Microsoft's abusive monopoly re. changing protocols

Microsoft's abusive monopoly re. changing protocols

Post by no.top.p.. » Mon, 27 Dec 2010 06:30:42



My understanding is that:
 no one owns the internet;
 the various protocols are 'governed' by various 'RCFs'
[request for comments]. And this matter, being queried
here, being email service is eg. 'controlled' by RFCs
1334, 2556...etc.

I've just now, viewed some RFCs and noted that they are:
"Copyright  (C) The Internet Society".

Some years back my ISP had notified me before they were
to introduce a 'Transmission authentication protocol';
and I spent some effort, per relevant RFC making my
system compliant accordingly.

As an extra checking facility, I always Cced myself.
Now after a period of confusing non-reply to important
emails 'sent', I've come to realise that a further change
in the protocol seems to have been made. So that
although I receive the Cc-copies, the intended recipient
receives none.

Over recent years I've been analysing how Microsoft
abuses their monopolistic position to eg.' introduce
a new model, which still works per common RFC, but
will select the new RFC by default, so that all victims
who buy the new Microsoft product will be OK.  Then
some years later, the 'new product' become not
available, and a NEW-new product can only handle
the new protocol  -- which may or may not be per a
valid RFC.

Since via their similar manipulation of the hardware
suppliers, Microsoft is able to sweep most non-conformists
out of the way. Which is especially easy in todays herd
mentality, where a majority of the population were
easily convinced that they could live from their credit
cards, and borrow more money that their assets were
worth.

So, I suspect, that the ISP/s are unlikely to get complaints,
since Microsoft's manipulative scheme makes for few
users being 'behind the curve' and any victims that find
themselves behind the curve are conditioned by society
blame themselves for not upgrading -- paying Microsoft
more money.

Of course you know that the EU-authorities have already
ruled against Microsoft's abusive monopoly?
----------
So much for the real-politics: what's the theoretical legal
position to prevent such damage-causeing sharp practices?

== TIA.

 
 
 

Microsoft's abusive monopoly re. changing protocols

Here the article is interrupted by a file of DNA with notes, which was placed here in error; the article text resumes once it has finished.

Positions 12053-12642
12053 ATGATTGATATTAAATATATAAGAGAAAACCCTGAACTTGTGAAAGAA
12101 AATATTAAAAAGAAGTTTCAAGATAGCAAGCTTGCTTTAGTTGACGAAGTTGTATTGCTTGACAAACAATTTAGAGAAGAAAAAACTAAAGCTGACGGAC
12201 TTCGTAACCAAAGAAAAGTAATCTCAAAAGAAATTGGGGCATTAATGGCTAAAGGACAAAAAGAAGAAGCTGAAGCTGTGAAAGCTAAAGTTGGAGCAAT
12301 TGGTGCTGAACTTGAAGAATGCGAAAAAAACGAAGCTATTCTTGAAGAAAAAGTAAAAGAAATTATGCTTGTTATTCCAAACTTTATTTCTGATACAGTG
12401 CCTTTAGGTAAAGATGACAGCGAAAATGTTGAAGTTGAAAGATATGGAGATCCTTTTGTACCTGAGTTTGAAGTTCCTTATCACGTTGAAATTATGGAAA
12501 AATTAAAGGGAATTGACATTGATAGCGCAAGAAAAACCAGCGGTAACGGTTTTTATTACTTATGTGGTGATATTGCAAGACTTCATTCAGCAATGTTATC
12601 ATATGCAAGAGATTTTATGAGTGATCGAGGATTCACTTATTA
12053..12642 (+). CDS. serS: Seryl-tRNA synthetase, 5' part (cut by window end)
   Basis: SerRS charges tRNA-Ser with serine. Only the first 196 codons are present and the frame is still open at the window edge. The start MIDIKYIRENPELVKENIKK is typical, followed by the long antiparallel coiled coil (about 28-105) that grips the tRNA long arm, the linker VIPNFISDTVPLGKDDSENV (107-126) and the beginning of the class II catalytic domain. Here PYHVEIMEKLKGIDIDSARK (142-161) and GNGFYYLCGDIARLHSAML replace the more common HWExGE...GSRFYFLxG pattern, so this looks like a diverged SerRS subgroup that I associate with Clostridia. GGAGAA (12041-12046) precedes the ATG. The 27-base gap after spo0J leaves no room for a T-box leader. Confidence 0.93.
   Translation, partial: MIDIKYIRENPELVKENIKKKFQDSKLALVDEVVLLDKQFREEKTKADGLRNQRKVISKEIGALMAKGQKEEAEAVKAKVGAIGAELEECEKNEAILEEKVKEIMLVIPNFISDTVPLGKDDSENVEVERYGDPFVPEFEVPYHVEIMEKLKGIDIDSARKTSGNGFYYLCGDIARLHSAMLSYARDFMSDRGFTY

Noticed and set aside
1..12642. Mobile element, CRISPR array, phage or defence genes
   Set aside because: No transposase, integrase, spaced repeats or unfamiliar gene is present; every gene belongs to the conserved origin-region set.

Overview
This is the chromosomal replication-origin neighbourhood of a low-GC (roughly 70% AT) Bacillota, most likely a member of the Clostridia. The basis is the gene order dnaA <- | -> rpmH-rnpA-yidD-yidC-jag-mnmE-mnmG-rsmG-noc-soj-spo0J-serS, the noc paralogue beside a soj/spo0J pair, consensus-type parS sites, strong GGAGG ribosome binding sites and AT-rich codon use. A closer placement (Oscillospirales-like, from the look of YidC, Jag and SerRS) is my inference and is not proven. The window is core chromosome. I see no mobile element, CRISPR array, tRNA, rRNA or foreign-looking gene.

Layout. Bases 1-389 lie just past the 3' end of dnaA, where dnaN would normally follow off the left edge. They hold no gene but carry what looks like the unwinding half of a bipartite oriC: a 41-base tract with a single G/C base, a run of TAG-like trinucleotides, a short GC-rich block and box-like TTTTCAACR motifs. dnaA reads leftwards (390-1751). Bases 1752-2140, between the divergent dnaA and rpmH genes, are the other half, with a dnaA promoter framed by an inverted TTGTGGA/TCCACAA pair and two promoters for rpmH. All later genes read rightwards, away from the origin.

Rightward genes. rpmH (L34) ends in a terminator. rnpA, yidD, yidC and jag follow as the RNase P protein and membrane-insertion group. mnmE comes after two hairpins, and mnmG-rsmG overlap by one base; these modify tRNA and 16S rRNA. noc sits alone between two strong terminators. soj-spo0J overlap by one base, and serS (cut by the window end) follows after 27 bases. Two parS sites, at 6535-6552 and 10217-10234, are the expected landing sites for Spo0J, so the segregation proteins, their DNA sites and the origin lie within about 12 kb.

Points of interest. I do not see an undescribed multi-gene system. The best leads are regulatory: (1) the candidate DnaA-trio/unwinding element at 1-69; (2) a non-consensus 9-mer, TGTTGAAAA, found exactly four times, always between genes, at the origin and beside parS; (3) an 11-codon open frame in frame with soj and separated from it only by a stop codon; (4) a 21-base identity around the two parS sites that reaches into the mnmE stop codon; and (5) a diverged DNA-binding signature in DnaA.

Post by D. Stuss » Mon, 27 Dec 2010 09:49:49



Quote:> My understanding is that:
>  no one owns the internet;

True.

Quote:>  the various protocols are 'governed' by various 'RCFs'
> [request for comments]. And this matter, being queried
> here, being email service is eg. 'controlled' by RFCs
> 1334, 2556...etc.

FALSE.  RFCs are PROPOSED changes to the standards of the Internet, not the
standards themselves.

Quote:> ...
> Over recent years I've been analysing how Microsoft
> abuses their monopolistic position to eg.' introduce
> a new model, which still works ....

Micro$oft thinks it can do whatever it wants, when it wants.  It certainly
CAN'T while expecting to play with the rest of us on the Internet.

 
 
 

Microsoft's abusive monopoly re. changing protocols

Post by Thor Kotteli » Mon, 27 Dec 2010 19:26:44





>> My understanding is that
>>  the various protocols are 'governed' by various 'RCFs'
>> [request for comments]. And this matter, being queried
>> here, being email service is eg. 'controlled' by RFCs
>> 1334, 2556...etc.

> FALSE.  RFCs are PROPOSED changes to the standards of the Internet, not
> the
> standards themselves.

A few RFCs are also standards though. The most relevant ones in relation
to email are RFCs 821, 822 and 1869.

Follow-ups set.

--
Thor Kottelin
http://www.anta.net/

 
 
 

Microsoft's abusive monopoly re. changing protocols

Post by D. Stuss » Tue, 28 Dec 2010 13:37:59







> >> My understanding is that
> >>  the various protocols are 'governed' by various 'RCFs'
> >> [request for comments]. And this matter, being queried
> >> here, being email service is eg. 'controlled' by RFCs
> >> 1334, 2556...etc.

> > FALSE.  RFCs are PROPOSED changes to the standards of the Internet, not
> > the standards themselves.

> A few RFCs are also standards though. The most relevant ones in relation
> to email are RFCs 821, 822 and 1869.

Not in their RFC form they aren't.  However, it is quite possible to accept
a proposal without modification.

If they were actual changes, not proposals, they wouldn't be requesting
comments.

 
 
 

Microsoft's abusive monopoly re. changing protocols

Post by Charlie Gibb » Wed, 29 Dec 2010 03:57:59



(D. Stussy) writes:


>> My understanding is that:
>> no one owns the internet;

> True.

>>  the various protocols are 'governed' by various 'RCFs'
>> [request for comments]. And this matter, being queried
>> here, being email service is eg. 'controlled' by RFCs
>> 1334, 2556...etc.

> FALSE.  RFCs are PROPOSED changes to the standards of the Internet,
> not the standards themselves.
>> ...
>> Over recent years I've been analysing how Microsoft
>> abuses their monopolistic position to eg.' introduce
>> a new model, which still works ....

> Micro$oft thinks it can do whatever it wants, when it wants.
> It certainly CAN'T while expecting to play with the rest of us
> on the Internet.

It can if it manages to get enough non-compliant packages out there
before people figure out what's going on.  Case in point: their
Exchange server refused to accept RCPT TO commands containing
addresses enclosed in the angle brackets required by RFC 2821.
I had to add an option to my mail send routine to drop the
angle brackets in order to work in customer shops using Exchange.
People using mail clients without such configurability were
up the creek.

--

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